The prophet Zephaniah shares God’s love message to God’s people this way (Zephaniah 3:17): God tells His people He will be with them and will rejoice over them with gladness. 

God rejoices and is glad, demonstrating emotion and rejoicing over us. This is not the only time in Scripture that God tells us that we are His joy. 

The latter part of verse 17 says God will exult over you with loud singing. We aren’t the ones singing loudly; it is God! The word “exult” means to leap for joy, or, in the Google dictionary, “to feel or show triumphant elation or jubilation.”

God jumps for joy with a feeling of elation because His love demonstrates to us how He feels about us.

And yet, there is more…

In Matthew 7:9-11, Jesus teaches about God’s love for and toward us. If an earthly father desires to care for his children and give them good gifts, how much more would your Heavenly Father want to give good gifts to those who ask Him?

Through God’s perfect, complete, unconditional love for us, He provides us with good gifts and blessings beyond measure because we are His children, and He experiences joy and elation when He gives us gifts that we are unable to provide for ourselves!

When we display ungrateful hearts, we sadden and grieve the Holy Spirit and it saddens God the Father.

When we show gratitude with our spirit of joy and thankfulness, rejoicing in the Lord, we demonstrate our love for God and our Heavenly Father begins working on the next blessing He has in store for us.

We strengthen the control of the Holy Spirit and get another shot of fertilizer to grow that fruit. No matter what we experience, we receive God’s love, which helps us celebrate Him and His goodness to us.

Paul re-emphasizes God’s love for us in Romans 8:32. As God unconditionally gave Jesus to us to demonstrate His love for all, He will now demonstrate His love for us by graciously giving us, with Jesus, all things.

Paul tells Titus (Titus 3:4-5) that God saved us, not because of righteous things we had done, but because of his mercy. We receive love from God because of who He is, not because of what we have done to deserve it.

The Love for God

Since love is a demonstrated action, we return love to God through willful obedience to God’s Word. John tells us that if we love God, we will obey God’s commands (1 John 5:3).

He states in 1 John 4:7-11 that a person who does not or cannot love does not know God because (verse 8) God is love. He completes the thought in verse 11, if God so loved us [when still in our sins], we ought to love each other.

God also requires us to love one another because we have unity in the faith with each other (Romans 12:16; Romans 14:19; 1 Peter 3:8; Philippians 1:27; Ephesians 4:3).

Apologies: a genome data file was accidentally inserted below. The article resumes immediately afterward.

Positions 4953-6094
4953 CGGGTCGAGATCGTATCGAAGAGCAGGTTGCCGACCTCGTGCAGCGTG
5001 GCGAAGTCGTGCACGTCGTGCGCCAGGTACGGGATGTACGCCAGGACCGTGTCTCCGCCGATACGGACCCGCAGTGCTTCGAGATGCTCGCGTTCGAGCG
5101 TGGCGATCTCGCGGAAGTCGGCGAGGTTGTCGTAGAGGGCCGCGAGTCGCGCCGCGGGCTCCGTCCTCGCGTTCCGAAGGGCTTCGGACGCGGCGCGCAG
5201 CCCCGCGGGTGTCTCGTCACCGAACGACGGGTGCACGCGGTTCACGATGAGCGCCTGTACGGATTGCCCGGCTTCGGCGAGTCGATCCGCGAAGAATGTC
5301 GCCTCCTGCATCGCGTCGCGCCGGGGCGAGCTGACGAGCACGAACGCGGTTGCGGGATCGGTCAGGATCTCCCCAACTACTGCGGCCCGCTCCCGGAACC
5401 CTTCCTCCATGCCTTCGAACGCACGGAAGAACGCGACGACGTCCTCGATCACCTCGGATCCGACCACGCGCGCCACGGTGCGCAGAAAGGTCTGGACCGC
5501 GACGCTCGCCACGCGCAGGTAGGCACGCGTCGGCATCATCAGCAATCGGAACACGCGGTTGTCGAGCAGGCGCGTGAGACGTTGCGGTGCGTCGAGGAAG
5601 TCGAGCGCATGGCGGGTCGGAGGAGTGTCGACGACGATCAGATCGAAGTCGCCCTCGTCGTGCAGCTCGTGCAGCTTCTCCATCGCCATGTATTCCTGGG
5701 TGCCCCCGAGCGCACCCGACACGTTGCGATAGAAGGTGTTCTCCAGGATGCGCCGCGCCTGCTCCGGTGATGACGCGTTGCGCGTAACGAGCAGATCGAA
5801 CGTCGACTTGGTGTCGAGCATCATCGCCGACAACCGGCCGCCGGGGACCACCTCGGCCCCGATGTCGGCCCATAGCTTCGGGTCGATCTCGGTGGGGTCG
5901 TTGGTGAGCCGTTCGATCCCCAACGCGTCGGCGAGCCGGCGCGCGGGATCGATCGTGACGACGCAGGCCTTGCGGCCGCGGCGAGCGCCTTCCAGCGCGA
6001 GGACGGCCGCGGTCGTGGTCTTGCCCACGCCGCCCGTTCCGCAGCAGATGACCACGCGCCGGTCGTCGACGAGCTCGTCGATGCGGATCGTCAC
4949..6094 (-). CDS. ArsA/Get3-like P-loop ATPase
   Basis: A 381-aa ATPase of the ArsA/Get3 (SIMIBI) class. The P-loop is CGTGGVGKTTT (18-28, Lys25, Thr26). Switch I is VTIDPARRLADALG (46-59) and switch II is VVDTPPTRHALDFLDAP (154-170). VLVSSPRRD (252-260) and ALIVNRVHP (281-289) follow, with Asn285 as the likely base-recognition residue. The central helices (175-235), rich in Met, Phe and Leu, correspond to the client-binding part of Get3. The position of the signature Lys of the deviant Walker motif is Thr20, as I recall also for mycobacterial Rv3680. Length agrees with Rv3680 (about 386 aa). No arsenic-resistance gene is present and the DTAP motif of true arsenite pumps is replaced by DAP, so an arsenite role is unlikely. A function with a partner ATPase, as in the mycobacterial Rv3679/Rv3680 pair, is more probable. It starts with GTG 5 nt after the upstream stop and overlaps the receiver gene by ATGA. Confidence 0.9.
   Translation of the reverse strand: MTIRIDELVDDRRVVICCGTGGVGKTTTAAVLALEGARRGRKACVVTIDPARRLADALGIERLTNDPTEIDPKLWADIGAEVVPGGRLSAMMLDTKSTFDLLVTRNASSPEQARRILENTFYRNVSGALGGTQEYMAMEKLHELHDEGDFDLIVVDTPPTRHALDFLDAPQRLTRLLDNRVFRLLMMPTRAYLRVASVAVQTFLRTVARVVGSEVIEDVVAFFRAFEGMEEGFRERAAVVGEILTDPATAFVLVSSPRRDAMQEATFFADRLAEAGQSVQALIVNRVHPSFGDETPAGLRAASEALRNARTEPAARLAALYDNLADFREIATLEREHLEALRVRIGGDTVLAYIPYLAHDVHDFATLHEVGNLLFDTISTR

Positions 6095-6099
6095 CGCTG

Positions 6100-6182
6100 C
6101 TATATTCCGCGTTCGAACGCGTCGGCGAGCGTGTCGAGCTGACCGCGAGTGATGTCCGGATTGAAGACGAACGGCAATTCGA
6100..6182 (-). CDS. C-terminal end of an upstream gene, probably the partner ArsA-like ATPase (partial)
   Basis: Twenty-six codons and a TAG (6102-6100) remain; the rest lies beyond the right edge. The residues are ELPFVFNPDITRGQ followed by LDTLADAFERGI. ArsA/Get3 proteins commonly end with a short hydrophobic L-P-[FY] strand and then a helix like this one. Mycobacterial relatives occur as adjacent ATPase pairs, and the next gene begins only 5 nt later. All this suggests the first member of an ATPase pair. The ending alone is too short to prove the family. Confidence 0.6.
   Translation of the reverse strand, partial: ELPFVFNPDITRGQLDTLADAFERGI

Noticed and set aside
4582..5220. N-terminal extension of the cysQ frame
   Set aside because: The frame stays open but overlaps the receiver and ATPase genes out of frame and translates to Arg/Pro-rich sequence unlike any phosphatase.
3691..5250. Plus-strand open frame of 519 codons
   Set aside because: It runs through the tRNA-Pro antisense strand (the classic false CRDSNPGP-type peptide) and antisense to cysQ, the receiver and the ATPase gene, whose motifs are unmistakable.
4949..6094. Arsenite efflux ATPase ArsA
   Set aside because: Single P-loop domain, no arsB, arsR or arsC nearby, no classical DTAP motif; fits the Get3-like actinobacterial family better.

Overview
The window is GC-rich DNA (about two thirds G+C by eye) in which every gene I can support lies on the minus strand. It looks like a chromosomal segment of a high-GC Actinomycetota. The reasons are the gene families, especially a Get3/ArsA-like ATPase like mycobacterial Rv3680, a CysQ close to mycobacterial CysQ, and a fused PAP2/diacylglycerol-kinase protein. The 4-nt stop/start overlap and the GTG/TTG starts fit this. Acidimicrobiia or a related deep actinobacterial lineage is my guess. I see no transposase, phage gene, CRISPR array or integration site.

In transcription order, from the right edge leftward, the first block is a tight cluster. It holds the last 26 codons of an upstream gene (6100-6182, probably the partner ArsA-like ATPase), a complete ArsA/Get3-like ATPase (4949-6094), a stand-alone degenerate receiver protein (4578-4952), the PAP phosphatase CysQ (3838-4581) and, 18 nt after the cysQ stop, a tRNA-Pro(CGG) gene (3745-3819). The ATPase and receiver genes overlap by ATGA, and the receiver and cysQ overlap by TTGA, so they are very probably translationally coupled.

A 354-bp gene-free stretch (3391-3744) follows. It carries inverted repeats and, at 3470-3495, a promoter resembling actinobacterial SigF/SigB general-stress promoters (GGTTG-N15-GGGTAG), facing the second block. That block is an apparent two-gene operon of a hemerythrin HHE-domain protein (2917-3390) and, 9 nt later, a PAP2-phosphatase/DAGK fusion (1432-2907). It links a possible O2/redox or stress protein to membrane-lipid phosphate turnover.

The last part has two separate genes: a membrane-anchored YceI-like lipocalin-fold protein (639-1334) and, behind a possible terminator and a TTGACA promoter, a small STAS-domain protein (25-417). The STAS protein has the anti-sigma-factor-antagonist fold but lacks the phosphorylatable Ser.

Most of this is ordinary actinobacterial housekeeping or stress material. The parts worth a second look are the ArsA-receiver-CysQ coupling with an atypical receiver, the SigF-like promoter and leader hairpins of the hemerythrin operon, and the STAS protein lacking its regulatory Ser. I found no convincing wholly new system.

God also expects us to show His love to others outside of the faith by demonstrating our love for each other in the faith.

We are to be patient and persevere, demonstrating that if we love Him, we will love one another (1 Peter 4:8, John 15:12, Proverbs 10:12, Romans 12:9-10). It is truly an act of obedience and an act of worship (John 14:21).

God is clear in His message to believers. His Word does not conflict. He provides examples from Jesus, Paul, Peter, John, and others so whoever’s message we identify with in personality or in how it is said, it is the same message!

The characteristic of love in the fruit of the Spirit grows because we are saved through faith, our belief in who Jesus is. Paul states that faith without love is nothing (1 Corinthians 13:2). James tells us that faith without works (active demonstration of God’s love) is dead (James 2:6).

Through the Holy Spirit growing love within us, we strengthen our faith, making it real with God while making it real to others.

We inwardly grow the fruit of the Spirit that transforms us and shapes us into the likeness of Jesus, and we live that out through action — a willful choice to love (obey, follow, study, pray) by surrendering our own free will and choosing to love God, which will overflow His love to man.

For further reading:

What Does the Bible Say about the Fruit of the Spirit?

How Does the Lord Love with an Everlasting Love?

What Does ‘Love One Another’ Truly Mean?

Is Love a Choice or an Emotion?

Photo Credit: ©iStock/Getty Images Plus/Kuvona authorRandy DeVaul serves as a community/crisis response chaplain with a national Christian response team and as a deacon, missions coordinator, and small groups leader in his home church in Central Florida. Published regularly since February 2000, Randy is a regular contributor to international, regional, and local trade, lifestyle, and news publications and author of three workplace safety books. You can follow him here and here.